- Outcome assessments. Districts need to provide context for the data that they gather. This effort helps to identify curricular gaps through assessment results, and it also examines how district assessments are aligned with state standards and whether professional development is structured to better address curricular gaps.
- Monitoring and feedback. Progressive districts monitor the effectiveness of specific programs or efforts, and highlight evidence that shows how departments, different sites, and certain programs are performing.
- Ownership of outcomes. Specific individuals throughout the district must be held accountable for the performance of students. Who analyzes current measures and assessments? Who is responsible for the results, and how and what interventions are put in place? Determining ownership also includes designing processes for evaluating the effectiveness of these interventions, incentives to achieve desired results, and evidence of an organizational culture that supports these efforts.
- Building a learning organization. Establish the processes and behaviors that deliver a performance-driven culture. Staff and faculty must match the district’s resources to its goals, and then evaluate the fit between them on an ongoing basis.
Despite these challenges, some districts are finding real-world success with data-driven decision making. Just ask administrators at the School District of Philadelphia. As part of a comprehensive school-improvement planning process, the district rolled out SchoolNet Inc.’s (www.schoolnet.com) Instructional Management System—a software platform that facilitates data-driven decision-making.
“[District CEO] Paul Vallas has done a great job making sure the school district’s IT programs, data-driven decision-making, and core curriculum all come together,” says Jonathan Harber, president and CEO of SchoolNet.
AT A GLANCE: SDP
Organization: School District of Philadelphia
Challenges:Making informed, data-driven decisions that improve the district’s performance; effectively tracking the performance of students who move from one school to another within the district during a typical year.
Outcomes: The district’s standardized test scores are on the rise; district administrators now have a centralized system for tracking student information, state tests, benchmark assessment data, curriculum, educational resources, and standards information.
IMS essentially provides a financial reality check that allows a district to measure its ongoing performance, according to Harber. “School districts spend a total of $500 billion every year,” he explains. “Of that figure, $20 billion goes to textbooks and tests, and $250 billion goes to human capital. So, the solution essentially helps districts to deploy dollars in a logical manner and track the effectiveness of the $270 billion investment.”
At the Philadelphia district, for instance, IMS leverages Microsoft Corp.’s SQL Server 2000 database (www.microsoft.com/education/sql.mspx), which houses and integrates the district’s student information, state tests, local benchmark assessment data, curriculum, educational resources, and standards information.
More than 1,500 people throughout the district trained on IMS prior to the recent 50-school rollout. That training included four-person “principal teams” (a school principal, a technology lead, a math coach, and a literacy coach) from the district’s 250-plus schools. Harber says that the system now enjoys widespread use by teachers in the district, who can immediately access assessment data tied to the curriculum and can personalize instruction for their students.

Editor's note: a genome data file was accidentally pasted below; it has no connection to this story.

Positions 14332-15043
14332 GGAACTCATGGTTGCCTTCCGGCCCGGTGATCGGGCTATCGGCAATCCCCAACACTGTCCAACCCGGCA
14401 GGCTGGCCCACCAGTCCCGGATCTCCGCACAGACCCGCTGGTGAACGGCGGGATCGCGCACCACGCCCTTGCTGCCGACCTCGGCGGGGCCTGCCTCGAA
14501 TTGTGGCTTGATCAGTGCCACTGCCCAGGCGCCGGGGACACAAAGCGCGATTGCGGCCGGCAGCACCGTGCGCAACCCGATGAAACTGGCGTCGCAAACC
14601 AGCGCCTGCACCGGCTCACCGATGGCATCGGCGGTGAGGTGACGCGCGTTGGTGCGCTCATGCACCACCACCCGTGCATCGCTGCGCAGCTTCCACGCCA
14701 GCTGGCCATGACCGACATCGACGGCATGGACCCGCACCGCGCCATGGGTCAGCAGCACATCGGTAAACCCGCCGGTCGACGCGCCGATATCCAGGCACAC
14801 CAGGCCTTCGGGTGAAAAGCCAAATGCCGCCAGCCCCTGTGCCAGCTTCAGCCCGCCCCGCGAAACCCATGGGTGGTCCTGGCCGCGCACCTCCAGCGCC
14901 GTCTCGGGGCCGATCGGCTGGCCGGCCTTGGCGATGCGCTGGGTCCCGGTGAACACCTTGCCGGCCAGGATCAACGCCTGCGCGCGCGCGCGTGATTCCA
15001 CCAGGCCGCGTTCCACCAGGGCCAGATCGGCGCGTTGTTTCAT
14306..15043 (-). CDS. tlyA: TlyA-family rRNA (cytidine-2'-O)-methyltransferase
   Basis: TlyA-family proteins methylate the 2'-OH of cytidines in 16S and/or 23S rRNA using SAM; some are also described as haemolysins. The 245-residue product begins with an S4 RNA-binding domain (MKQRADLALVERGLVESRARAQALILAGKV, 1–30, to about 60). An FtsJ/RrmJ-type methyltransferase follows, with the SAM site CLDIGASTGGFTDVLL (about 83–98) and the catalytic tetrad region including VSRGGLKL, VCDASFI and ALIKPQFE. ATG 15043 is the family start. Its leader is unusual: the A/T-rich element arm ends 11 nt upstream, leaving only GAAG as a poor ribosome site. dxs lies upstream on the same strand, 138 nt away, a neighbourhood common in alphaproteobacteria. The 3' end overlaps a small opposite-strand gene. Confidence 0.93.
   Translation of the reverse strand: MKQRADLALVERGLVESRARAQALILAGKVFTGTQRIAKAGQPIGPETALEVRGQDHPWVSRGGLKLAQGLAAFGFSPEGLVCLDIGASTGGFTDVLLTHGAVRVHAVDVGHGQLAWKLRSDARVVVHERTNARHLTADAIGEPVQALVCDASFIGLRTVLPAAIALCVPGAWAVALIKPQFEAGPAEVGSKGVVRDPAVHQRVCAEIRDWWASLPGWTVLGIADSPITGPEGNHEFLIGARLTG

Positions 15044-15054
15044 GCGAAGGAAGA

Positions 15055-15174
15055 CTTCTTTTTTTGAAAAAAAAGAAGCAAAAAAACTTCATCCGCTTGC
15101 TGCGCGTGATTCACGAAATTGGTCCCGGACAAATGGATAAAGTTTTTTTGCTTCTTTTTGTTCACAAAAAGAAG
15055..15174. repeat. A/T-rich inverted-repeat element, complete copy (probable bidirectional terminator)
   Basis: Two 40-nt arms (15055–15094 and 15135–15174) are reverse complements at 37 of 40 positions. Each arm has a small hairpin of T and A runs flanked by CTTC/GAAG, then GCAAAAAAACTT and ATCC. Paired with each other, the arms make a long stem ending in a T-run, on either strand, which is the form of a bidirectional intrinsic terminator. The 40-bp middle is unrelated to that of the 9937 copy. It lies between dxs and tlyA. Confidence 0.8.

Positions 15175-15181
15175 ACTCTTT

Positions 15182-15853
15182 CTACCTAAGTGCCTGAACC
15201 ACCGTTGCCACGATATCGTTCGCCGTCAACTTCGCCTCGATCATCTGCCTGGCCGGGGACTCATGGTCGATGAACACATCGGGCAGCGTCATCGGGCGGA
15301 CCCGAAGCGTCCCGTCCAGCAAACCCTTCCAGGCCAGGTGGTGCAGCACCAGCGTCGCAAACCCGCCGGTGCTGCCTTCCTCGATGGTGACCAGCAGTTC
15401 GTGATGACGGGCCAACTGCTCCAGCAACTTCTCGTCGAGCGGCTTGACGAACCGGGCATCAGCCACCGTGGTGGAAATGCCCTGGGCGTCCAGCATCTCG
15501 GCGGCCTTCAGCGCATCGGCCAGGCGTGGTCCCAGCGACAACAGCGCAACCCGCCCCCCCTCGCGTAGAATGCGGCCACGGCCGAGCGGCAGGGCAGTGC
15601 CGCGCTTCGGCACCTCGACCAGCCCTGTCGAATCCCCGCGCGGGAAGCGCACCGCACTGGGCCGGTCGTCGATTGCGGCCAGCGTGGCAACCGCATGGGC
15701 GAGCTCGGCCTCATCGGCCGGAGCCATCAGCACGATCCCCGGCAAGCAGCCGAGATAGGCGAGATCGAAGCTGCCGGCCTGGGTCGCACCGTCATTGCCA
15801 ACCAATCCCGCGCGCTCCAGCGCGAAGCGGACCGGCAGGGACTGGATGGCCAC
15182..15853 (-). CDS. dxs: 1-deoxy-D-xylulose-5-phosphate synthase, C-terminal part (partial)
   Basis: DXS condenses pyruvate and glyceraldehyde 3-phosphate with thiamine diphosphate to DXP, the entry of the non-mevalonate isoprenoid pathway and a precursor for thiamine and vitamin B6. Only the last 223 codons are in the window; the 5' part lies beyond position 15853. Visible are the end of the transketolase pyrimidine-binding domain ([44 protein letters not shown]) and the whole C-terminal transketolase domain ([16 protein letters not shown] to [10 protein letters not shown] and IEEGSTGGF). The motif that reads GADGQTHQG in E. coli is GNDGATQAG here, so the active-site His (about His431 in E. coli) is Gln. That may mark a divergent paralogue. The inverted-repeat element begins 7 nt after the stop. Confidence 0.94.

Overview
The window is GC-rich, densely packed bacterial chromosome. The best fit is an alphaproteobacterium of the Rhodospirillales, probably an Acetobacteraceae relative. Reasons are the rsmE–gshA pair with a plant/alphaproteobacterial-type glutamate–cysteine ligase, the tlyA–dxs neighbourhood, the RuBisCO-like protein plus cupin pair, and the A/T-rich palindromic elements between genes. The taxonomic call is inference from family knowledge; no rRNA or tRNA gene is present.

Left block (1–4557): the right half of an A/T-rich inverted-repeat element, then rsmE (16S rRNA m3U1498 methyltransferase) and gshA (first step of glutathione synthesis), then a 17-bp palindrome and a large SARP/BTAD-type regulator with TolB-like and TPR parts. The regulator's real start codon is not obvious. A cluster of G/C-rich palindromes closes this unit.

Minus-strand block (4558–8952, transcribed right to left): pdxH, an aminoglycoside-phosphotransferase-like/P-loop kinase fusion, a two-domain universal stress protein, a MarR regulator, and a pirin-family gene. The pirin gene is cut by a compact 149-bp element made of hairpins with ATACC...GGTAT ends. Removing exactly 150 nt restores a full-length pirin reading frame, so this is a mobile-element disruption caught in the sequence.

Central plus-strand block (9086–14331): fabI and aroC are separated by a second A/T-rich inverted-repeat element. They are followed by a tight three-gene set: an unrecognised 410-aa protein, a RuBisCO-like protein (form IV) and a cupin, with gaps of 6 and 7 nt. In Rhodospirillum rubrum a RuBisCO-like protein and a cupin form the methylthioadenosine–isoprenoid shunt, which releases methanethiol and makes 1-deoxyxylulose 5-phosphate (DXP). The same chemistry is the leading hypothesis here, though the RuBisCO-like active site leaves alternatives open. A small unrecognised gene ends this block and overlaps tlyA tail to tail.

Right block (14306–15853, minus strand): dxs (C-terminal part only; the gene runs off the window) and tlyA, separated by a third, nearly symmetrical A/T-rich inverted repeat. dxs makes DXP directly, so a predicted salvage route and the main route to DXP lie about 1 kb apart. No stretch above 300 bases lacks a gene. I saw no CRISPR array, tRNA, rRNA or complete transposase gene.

Moreover, principals can become effective coaches to guide planning and remediation. And district-level administrators can tailor professional development programs to real-time district needs, and thus better meet the targets of the demanding No Child Left Behind Act.
IMS has also addressed several data-intensive challenges that had previously undermined the School District of Philadelphia’s performance. For instance, Harber notes, roughly 35 percent of students move within the district from one school to another during a typical year. To ensure that no transient student falls through the cracks, IMS provides teachers and administrators with immediate and complete access to their students’ profiles.
Data-driven decision-making has addressed several other challenges within the district. For starters, the district can now measure not just individual performance on standardized tests, but also performance on subjects with subgroups aggregated by ethnicity, gender, special needs, and other criteria.
AT A GLANCE: ISKME
Organization:School District of Philadelphia
Organization: The Institute for the Study of Knowledge Management in Education
Mission: An independent, nonprofit educational think tank that conducts research, develops resources, and facilitates community building with the goal of helping educational institutions and systems increase capacity to collect and share information, apply it to well-defined problems, and support inquiry and continuous improvement directed toward student success and organizational learning.
Headquarters: Half Moon Bay, CA
“The district has always used data,” says Fran Newberg, an IMS project manager for the Philadelphia district. “In the past, however, the district relied on hard copies of standardized test data and yearly summaries that were prepared by district administrators.”
ISKME Special Series continues
March:Data Use and School Reform
April: Using Data to Improve Instruction
May:Indicators & Outcomes in School Districts
As a result, information was frequently antiquated or lacked historical trending information. In stark contrast, IMS puts all relevant student data at the fingertips of teachers and principals, Newberg says, making data-driven instructional decisions easier to make.
Who else is leveraging data-driven decision making? Next month, we will explore specific districts that are using data to direct school reform.
Joseph C. Panettieri has covered Cisco, the networking industry, and Silicon Valley since 1992.
This article originally appeared in the 02/01/2006 issue of THE Journal.